Goulter calls for leadership of Parliamentary ICT

A hard-hitting review of Parliamentary management and spending is calling for better coordination of IT services on the Parliamentary campus

Anyone who suspects there is a lack of leadership at the heart of New Zealand goverment will have their suspicions confirmed — at least as far as IT leadership is concerned — by a recent report on Parliamentary computing.

A hard-hitting review of Parliamentary management and spending is calling for better coordination of IT services on the Parliamentary campus. It also opens the door for the creation of a Parliamentary CIO role, calling for someone to take on a “clear and mandated leadership role”.

Greater co-ordination and consolidation of Parliamentary ICT systems, possibly with more outsourcing of routine functions, looks likely as a result of the report, tabled in Parliament this month and written by well-known businessman and chairman of the NZ Lotteries Board, John Goulter.

The report comes after review of a “joint information strategy” for Parliamentary agencies, which was drawn up in 2005 but has not been translated into practice so far.

Five agencies are involved in the running of Parliament: the Department of Prime Minister and Cabinet; the Office of the Clerk; Ministerial Services, the Parliamentary Counsel Office and the Parliamentary Service. They are assisted by the executive support unit of the Department of Internal Affairs.

“Each entity has its own organisation structure and resource requirements,” says Goulter’s report. Yet “all five agencies also have common needs.

“Significant scope would seem to exist for rationalisation and/or centralisation of a range of services and functions, while allowing for the distinction between the agencies providing services to executive government and those providing services to Parliament,” Goulter says. The “range of services” includes ICT, which has a specific section devoted to it in his report.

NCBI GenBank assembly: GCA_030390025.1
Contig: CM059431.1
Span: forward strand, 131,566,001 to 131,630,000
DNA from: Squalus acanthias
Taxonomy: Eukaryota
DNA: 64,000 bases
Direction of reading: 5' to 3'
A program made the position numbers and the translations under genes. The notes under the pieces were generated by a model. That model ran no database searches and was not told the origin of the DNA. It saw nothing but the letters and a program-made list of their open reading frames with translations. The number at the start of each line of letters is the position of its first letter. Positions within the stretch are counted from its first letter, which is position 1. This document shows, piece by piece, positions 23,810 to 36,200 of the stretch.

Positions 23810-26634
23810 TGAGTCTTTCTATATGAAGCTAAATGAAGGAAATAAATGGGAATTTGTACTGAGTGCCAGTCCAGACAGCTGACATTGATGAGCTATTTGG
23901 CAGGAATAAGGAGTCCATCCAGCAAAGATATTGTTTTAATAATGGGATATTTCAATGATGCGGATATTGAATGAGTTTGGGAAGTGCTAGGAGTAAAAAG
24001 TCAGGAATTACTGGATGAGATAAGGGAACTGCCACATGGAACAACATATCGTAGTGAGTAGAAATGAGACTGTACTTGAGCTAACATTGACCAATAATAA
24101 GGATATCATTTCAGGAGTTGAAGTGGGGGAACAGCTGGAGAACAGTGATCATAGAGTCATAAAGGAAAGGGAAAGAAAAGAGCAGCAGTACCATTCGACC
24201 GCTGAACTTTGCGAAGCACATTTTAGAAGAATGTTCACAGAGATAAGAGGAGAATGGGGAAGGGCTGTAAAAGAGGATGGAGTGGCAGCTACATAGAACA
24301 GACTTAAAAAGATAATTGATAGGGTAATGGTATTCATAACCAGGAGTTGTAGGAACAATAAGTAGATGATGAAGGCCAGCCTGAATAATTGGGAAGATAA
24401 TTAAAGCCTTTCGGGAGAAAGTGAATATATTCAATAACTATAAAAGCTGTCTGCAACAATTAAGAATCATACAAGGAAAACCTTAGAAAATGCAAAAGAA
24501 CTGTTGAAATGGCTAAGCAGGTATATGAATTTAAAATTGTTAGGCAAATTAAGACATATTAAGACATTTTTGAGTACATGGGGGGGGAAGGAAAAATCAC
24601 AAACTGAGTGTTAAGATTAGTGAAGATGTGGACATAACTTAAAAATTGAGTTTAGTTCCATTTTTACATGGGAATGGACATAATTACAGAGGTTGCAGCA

Goulter points to examples of inefficiency through separate development, such as the production of electorate databases by parties and MPs independently.

“Electorate databases are essentially a ‘commodity’ that could be produced once, centrally, for all parties without compromising their autonomy,” Goulter says. He also criticises the recent recruitment of 11 staff by the Office of the Clerk to develop applications specific to the business of the House.

“In one sense this move is commendable in addressing the needs of the [Office’s] marketplace,” Goulter says. “However, the impact of this move relative to the staff numbers and accommodation is to create a significant ongoing cost (possibly in the range of $1m pa) which may well have been reduced or better deployed, had it been undertaken as part of an overall ICT strategy for the campus.”

The four agencies that operate on the Parliamentary campus (those mentioned above excluding Ministerial Services) and the DIA unit formed a joint Parliamentary Agencies Information Committee (PAIC) in the wake of the previous appropriation report, in 2004. This came up with a “joint information strategy” (JIS) the following year. The JIS identified areas for action.

“It appears that progress is being made in terms of greater recognition of common interests and awareness of the need to work together,” Goulter says.

“It is not obvious owever that this has yet been translated into any real tangible action”.

“Commendable though joint committees and strategies are, their main value so far lies in growing awareness of the need and scope for real action to occur. Action itself requires someone to take a clear and mandated leadership role.”

Goulter says it is his view that Parliamentary Services should take over the role for the whole campus. However, it is handicapped by having a staff of only two in its ICT group, supplemented by services from Axon. The report is now with the Parliamentary Service Commission, a multi-party body of MPs chaired by the Speaker.

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